There has been considerable activity on the issue of fair access to higher education recently - legally, politically and practically. On the political front, the press has reported the debate in the Coalition Government over the proposed (now confirmed) appointment of Professor Sir Les Ebdon (currently Vice Chancellor of the University of Bedfordshire) as the new Director of the Office for Fair Access to replace Sir Martin Harris. On the practical front, various bodies are gaining a higher profile for the immensely valuable help and support which they provide to young people from disadvantaged backgrounds, such as the charity IntoUniversity (registered charity number 1118525).

The BBC's Today programme also reported on the rising number of UK applicants to Harvard whereby students with a family income of less than $60,000 will have all their tuition, accommodation and flights home paid for, with other support for families with income of up to $150,000. The Sutton Trust is also launching its first summer school for British pupils applying to university in the US.

On  17 February 2012, the Administrative Court also handed down its judgment in the judicial review proceedings brought by two 6th form students against the Statutory Instruments passed in December 2010 (the 2010 Regulations) which permit the charging by English universities of a higher fee of up to £9,000 pa for undergraduates from within the EU from September 2012: R -on the application of Hurley and Moore -v - Secretary of State for Business, Innovation & Skills [2012] EWHC 201 (Admin). The 6th formers argued that the 2010 Regulations were contrary to the right to education conferred by Article 2 of Protocol 1 of the European Convention on Human Rights in and of themselves, alternatively when read with the non-discrimination provisions of Article 14. As recognised by Lord Justice Elias giving the leading judgment, "the thrust of the argument is that the new rules will have a chilling effect on the ability of those from disadvantaged social backgrounds to take up university places." Having reviewed the background leading to the passing of the 2010 Regulations, including Lord Browne's Independent Review of Higher Education Funding and Student Finance, he concluded that any restriction on the right to higher education was a proportionate means of achieving a legitimate aim, going on to say that it "will, in my view, take a very exceptional case indeed before it can be said that the charging of fees of itself, absent discrimination, deprives the right of its effectiveness at least where loans are made available to those who need them."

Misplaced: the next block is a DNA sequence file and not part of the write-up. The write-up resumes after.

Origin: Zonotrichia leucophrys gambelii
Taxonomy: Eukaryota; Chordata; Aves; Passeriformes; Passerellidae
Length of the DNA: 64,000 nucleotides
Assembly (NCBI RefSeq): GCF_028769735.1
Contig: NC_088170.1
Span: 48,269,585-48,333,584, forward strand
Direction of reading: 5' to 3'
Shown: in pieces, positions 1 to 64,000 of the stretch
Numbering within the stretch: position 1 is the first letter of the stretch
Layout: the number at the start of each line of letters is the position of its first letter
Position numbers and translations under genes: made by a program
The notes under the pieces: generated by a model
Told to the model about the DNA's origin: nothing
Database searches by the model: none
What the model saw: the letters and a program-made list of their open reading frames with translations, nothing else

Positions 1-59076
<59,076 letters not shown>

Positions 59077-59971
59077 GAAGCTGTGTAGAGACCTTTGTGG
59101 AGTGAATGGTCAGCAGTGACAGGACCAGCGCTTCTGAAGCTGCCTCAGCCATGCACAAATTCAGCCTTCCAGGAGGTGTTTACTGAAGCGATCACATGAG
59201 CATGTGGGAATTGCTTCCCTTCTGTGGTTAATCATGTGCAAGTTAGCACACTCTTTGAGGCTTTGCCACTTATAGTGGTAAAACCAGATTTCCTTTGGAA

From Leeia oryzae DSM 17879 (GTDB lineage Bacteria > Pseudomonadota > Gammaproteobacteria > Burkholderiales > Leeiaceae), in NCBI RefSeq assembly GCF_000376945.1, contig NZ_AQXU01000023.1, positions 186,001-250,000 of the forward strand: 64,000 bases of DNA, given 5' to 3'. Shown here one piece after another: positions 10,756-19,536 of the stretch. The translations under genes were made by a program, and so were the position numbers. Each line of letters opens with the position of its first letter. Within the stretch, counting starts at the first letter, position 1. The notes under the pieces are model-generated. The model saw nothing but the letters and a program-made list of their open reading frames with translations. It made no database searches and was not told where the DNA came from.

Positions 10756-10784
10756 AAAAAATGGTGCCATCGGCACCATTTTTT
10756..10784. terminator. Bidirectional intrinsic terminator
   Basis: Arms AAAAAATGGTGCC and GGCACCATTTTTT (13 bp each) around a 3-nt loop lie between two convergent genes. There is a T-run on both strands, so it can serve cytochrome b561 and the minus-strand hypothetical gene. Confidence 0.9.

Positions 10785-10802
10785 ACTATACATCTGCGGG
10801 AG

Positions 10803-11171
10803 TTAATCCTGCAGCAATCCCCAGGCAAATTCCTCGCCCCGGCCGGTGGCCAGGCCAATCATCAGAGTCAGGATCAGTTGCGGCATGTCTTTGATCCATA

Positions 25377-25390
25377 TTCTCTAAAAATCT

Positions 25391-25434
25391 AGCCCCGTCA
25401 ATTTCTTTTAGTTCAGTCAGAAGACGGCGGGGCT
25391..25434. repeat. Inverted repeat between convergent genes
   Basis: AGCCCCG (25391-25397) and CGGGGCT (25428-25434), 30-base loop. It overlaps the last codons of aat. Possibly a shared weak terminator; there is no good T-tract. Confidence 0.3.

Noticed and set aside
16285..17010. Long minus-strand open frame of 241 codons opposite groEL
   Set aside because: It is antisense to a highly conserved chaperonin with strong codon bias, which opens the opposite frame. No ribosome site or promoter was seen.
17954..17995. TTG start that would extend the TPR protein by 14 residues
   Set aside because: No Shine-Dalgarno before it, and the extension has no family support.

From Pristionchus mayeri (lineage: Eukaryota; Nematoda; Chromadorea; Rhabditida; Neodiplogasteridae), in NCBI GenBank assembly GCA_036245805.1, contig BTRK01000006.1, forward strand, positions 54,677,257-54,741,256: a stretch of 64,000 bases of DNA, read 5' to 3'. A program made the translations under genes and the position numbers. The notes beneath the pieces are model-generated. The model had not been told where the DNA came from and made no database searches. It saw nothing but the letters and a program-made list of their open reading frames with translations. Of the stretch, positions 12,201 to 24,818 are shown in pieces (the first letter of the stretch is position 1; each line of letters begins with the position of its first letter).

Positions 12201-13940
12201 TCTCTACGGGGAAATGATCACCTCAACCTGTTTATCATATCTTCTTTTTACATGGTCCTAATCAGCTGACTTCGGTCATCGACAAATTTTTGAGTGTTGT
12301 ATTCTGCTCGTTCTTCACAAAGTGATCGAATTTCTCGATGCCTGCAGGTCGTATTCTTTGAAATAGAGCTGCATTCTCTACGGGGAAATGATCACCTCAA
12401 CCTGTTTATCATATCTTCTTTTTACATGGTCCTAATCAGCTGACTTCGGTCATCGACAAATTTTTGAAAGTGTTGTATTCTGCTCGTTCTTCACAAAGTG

The arguments of counsel for the Secretary of State were accepted, namely that all the policies directed at increasing access to poorer students should be considered, that the courts should be slow to intervene with decisions in which a public body has expertise and is accountable to Parliament and that it was not the case that there had been inadequate consultation or analysis. The sting in the tail however was the finding that the Secretary of State did not carry out the "rigorous attention" to the public sector equality duties which he was obliged to do. That said, there was found to be substantial compliance with the equality duties and that there was "proper consideration to those particular aspects of the duty which related to the principle of levying fees." Accordingly, the court granted a declaration that the Secretary of State had breached his public sector equality duties but declined to quash the 2010 Regulations.